According to AP, the Kremlin voiced concern Thursday about a possible escalation of fighting in a separatist conflict in eastern Ukraine as the U.S. issued a strong warning to Russia to stay away from Ukraine.
Ukrainian and Western officials have worried about a Russian troop buildup near Ukraine, fearing it could herald an invasion. But Moscow has insisted it has no such intention and accused Ukraine and its Western backers of making up the claims to cover up their own allegedly aggressive designs.
U.S. Secretary of State Antony Blinken warned Russian Foreign Minister Sergey Lavrov at their meeting in Stockholm on Thursday that “if Russia decides to pursue confrontation, there will be serious consequences,” adding that “the best way to avert a crisis is through diplomacy.”
Kremlin spokesman Dmitry Peskov said in Moscow that “the Ukrainian authorities’ aggressive and increasingly intensive provocative action on the line of contact” gives grounds for concern about a possible flare-up of hostilities. He said that recent statements from Ukrainian President Volodymyr Zelenskyy and other Ukrainian officials indicate that “the Ukrainian leadership doesn’t exclude a forceful scenario.”
“The probability of hostilities in Ukraine still remains high,” Peskov said in a conference call with reporters.
Denis Pushilin, the head of the self-proclaimed separatist republic in Donetsk, said on Russian state television that he could turn to Moscow for military assistance if the region faces a Ukrainian attack.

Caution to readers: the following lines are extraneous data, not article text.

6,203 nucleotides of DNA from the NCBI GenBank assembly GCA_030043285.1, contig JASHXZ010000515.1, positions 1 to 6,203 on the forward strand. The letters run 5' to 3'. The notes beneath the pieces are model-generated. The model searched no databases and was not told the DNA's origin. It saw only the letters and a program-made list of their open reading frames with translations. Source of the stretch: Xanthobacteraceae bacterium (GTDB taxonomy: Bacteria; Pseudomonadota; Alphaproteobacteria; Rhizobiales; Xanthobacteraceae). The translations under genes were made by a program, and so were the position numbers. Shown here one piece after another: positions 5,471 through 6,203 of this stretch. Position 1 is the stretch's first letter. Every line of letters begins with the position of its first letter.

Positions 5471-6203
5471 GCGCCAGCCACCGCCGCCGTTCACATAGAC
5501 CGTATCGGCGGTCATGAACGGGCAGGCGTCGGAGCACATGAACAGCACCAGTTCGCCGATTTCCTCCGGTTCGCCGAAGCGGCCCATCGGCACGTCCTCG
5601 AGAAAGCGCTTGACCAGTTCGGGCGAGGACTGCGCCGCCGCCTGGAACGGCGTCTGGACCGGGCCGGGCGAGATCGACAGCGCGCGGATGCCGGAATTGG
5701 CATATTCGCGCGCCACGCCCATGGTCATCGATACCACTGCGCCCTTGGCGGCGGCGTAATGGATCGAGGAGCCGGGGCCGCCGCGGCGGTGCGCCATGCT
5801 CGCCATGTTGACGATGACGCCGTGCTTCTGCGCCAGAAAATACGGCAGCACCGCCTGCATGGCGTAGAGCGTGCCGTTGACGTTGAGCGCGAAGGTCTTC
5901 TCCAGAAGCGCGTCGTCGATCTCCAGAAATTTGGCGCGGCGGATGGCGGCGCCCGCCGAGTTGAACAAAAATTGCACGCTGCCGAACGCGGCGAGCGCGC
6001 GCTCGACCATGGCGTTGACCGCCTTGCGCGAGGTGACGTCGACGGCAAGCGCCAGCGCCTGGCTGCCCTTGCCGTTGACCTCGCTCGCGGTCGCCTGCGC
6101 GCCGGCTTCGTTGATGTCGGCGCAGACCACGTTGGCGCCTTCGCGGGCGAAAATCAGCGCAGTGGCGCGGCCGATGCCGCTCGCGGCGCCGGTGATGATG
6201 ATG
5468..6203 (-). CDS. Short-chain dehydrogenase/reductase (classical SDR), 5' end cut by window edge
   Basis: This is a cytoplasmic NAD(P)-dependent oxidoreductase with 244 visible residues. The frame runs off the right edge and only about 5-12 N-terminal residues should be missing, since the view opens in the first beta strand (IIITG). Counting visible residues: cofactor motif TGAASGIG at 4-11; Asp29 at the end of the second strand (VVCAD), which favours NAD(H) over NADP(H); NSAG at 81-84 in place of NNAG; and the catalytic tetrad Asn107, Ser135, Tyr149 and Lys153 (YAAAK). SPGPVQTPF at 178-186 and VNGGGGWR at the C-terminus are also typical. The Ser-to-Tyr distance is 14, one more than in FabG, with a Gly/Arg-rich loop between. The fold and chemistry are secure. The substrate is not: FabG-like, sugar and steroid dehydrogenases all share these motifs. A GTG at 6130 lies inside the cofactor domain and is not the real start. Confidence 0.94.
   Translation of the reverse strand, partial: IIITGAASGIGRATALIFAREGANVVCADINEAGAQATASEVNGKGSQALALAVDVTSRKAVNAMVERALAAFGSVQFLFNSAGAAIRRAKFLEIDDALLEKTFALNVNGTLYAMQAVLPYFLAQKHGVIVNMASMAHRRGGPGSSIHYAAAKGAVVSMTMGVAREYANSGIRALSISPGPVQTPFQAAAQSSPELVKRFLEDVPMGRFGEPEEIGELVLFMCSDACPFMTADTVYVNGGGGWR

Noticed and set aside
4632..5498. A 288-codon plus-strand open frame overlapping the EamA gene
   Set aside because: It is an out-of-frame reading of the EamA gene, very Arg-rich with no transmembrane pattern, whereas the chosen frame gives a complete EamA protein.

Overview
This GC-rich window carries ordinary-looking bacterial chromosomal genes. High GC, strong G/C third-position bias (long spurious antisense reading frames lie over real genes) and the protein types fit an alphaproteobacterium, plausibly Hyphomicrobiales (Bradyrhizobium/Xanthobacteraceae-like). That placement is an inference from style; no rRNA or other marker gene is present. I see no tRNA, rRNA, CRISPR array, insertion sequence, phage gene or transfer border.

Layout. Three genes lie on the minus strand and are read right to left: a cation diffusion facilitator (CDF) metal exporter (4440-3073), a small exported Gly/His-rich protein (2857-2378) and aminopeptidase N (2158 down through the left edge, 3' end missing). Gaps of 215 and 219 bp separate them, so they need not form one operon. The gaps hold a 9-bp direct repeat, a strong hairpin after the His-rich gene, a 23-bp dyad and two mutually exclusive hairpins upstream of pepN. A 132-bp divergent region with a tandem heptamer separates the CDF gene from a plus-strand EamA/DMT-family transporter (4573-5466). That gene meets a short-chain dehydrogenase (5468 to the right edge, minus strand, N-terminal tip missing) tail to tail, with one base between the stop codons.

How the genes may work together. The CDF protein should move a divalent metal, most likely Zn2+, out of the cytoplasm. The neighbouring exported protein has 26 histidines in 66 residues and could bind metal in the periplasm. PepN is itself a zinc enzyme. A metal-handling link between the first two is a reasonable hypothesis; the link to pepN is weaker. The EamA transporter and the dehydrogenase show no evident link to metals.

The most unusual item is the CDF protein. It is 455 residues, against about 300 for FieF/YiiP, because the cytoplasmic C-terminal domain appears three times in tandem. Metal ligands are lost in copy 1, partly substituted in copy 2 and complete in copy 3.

Ukrainian officials have denied an intention to reclaim the rebel regions by force.
Russia’s top domestic security agency, the FSB, announced Thursday it has arrested three Ukrainian men accused of spying and plotting an explosion.
Ukrainian Foreign Minister Dmytro Kuleba tweeted after meeting with Blinken in Stockholm that “we are closely working together on developing a comprehensive deterrence package, including severe economic sanctions, to demotivate Russia from further aggressive moves.”
Kuleba also talked with EU foreign policy chief Josep Borrell about “the need to deter Russia and speed up work on specific economic restrictions which will be able to hit the Russian economy should Moscow decide to launch a new stage of aggression against Ukraine.”
The top Ukrainian diplomat noted that the EU Council has approved €31 million in material and technical assistance for strengthening the Ukrainian armed forces’ capability in the spheres of medicine, engineering, demining activities, mobility, logistics and cybersecurity. “We highly appreciate this step which reaffirms the strategic Ukraine-EU relations,” he said.
Ex-Soviet neighbors Russia and Ukraine have remained locked in a tense tug-of-war since Russia annexed Ukraine’s Crimean Peninsula in 2014 following the ouster of the country’s Kremlin-friendly president and threw its weight behind a separatist insurgency in Ukraine’s eastern industrial heartland, known as the Donbas. More than 14,000 people have died in the fighting.